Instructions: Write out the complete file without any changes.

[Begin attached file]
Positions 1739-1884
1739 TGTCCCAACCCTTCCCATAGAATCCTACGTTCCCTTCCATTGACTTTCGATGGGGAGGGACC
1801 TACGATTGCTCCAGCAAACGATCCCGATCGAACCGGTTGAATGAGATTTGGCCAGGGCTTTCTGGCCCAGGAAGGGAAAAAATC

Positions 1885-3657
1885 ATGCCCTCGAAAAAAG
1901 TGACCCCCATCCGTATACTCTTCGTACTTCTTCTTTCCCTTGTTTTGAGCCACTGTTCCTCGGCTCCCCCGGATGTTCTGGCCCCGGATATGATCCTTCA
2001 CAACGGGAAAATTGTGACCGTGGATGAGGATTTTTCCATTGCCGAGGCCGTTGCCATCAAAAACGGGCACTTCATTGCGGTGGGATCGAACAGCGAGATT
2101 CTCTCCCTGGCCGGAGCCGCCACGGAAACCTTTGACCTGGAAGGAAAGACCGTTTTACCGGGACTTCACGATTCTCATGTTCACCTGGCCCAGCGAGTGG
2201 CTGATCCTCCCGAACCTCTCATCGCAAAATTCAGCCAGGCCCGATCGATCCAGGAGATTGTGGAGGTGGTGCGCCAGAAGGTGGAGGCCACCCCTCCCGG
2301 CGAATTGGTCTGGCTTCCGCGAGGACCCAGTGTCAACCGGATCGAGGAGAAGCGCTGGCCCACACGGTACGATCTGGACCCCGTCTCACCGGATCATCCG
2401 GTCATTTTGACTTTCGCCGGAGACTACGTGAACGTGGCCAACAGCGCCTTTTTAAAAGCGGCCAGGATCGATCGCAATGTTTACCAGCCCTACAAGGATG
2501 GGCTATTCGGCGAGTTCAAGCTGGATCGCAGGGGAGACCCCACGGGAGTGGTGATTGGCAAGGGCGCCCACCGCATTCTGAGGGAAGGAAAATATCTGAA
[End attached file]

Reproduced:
Positions 1739-1884
1739 TGTCCCAACCCTTCCCATAGAATCCTACGTTCCCTTCCATTGACTTTCGATGGGGAGGGACC
1801 TACGATTGCTCCAGCAAACGATCCCGATCGAACCGGTTGAATGAGATTTGGCCAGGGCTTTCTGGCCCAGGAAGGGAAAAAATC

Positions 1885-3657
1885 ATGCCCTCGAAAAAAG
1901 TGACCCCCATCCGTATACTCTTCGTACTTCTTCTTTCCCTTGTTTTGAGCCACTGTTCCTCGGCTCCCCCGGATGTTCTGGCCCCGGATATGATCCTTCA
2001 CAACGGGAAAATTGTGACCGTGGATGAGGATTTTTCCATTGCCGAGGCCGTTGCCATCAAAAACGGGCACTTCATTGCGGTGGGATCGAACAGCGAGATT
2101 CTCTCCCTGGCCGGAGCCGCCACGGAAACCTTTGACCTGGAAGGAAAGACCGTTTTACCGGGACTTCACGATTCTCATGTTCACCTGGCCCAGCGAGTGG
2201 CTGATCCTCCCGAACCTCTCATCGCAAAATTCAGCCAGGCCCGATCGATCCAGGAGATTGTGGAGGTGGTGCGCCAGAAGGTGGAGGCCACCCCTCCCGG
2301 CGAATTGGTCTGGCTTCCGCGAGGACCCAGTGTCAACCGGATCGAGGAGAAGCGCTGGCCCACACGGTACGATCTGGACCCCGTCTCACCGGATCATCCG
2401 GTCATTTTGACTTTCGCCGGAGACTACGTGAACGTGGCCAACAGCGCCTTTTTAAAAGCGGCCAGGATCGATCGCAATGTTTACCAGCCCTACAAGGATG
2501 GGCTATTCGGCGAGTTCAAGCTGGATCGCAGGGGAGACCCCACGGGAGTGGTGATTGGCAAGGGCGCCCACCGCATTCTGAGGGAAGGAAAATATCTGAA